Roanoke's black neighborhoods, institutions honored at Black History Month program

Total Action for Progress recognized 'hidden jewels'

By Irisha Jones - Reporter

ROANOKE, Va.- - Total Action for Progress of Roanoke honors "hidden jewels" during its Black History Month program. 

This year, the nonprofit is highlighting four black neighborhoods and institutions that helped the region to become the success that it is today.

Lessie Jones Polk, of the Old Northeast community, is 102 years old. She was the first African-American president of the Democratic Women of the Roanoke Valley and president of the Garden Clubs of Virginia, among holding other titles. TAP leaders say these heroes like Polk aren't always in the history books.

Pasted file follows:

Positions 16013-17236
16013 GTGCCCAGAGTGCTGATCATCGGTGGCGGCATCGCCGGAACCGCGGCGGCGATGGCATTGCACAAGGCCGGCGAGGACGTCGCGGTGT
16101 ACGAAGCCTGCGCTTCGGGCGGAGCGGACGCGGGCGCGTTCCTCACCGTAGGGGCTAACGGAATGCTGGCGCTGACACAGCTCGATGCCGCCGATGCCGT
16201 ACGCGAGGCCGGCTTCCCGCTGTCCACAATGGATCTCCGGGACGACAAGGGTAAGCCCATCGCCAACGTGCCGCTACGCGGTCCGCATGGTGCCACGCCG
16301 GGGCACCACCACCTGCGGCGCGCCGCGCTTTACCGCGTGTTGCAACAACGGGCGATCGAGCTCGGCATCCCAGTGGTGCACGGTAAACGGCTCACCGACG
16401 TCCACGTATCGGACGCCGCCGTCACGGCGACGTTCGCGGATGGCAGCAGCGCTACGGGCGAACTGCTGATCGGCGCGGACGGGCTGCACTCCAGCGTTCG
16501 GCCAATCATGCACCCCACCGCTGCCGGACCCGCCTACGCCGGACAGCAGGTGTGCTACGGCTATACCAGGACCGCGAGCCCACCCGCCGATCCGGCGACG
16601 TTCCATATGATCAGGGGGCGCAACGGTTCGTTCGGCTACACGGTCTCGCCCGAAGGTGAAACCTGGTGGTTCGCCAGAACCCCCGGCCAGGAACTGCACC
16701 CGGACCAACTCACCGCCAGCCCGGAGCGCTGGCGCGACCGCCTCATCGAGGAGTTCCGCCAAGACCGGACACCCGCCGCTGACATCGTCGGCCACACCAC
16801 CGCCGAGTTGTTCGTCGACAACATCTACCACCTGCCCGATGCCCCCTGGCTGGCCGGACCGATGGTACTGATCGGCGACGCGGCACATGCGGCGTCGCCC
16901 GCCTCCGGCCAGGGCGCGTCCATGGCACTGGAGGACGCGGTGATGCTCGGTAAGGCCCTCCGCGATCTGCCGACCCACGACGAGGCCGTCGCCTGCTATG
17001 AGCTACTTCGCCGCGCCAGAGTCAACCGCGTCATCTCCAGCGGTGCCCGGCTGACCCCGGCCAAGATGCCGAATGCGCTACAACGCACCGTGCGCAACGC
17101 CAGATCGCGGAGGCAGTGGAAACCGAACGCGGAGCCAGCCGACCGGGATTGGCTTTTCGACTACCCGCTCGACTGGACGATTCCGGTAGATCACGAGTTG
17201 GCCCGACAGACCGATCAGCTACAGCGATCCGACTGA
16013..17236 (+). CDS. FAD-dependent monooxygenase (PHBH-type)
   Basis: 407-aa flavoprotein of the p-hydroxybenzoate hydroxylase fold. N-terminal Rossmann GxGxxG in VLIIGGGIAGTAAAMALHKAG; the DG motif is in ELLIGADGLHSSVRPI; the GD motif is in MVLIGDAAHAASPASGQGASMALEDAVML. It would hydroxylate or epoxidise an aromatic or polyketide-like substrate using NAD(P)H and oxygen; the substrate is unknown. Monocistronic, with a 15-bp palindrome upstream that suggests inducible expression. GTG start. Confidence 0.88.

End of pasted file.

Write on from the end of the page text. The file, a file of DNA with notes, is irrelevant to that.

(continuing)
"It's important for us at TAP because we have students in our GED program young people and some of those who never learned about the contributions. But its most important the contributions were made right here in this community," said Annette Lewis, president and CEO.

Others honored were Dr. Isaac Burrell and Dr. James Roberts, of Burrell Memorial Hospital, Major Hill, of the Pinkard Court community and Nettie Johnson, of the Oldfields community.
 

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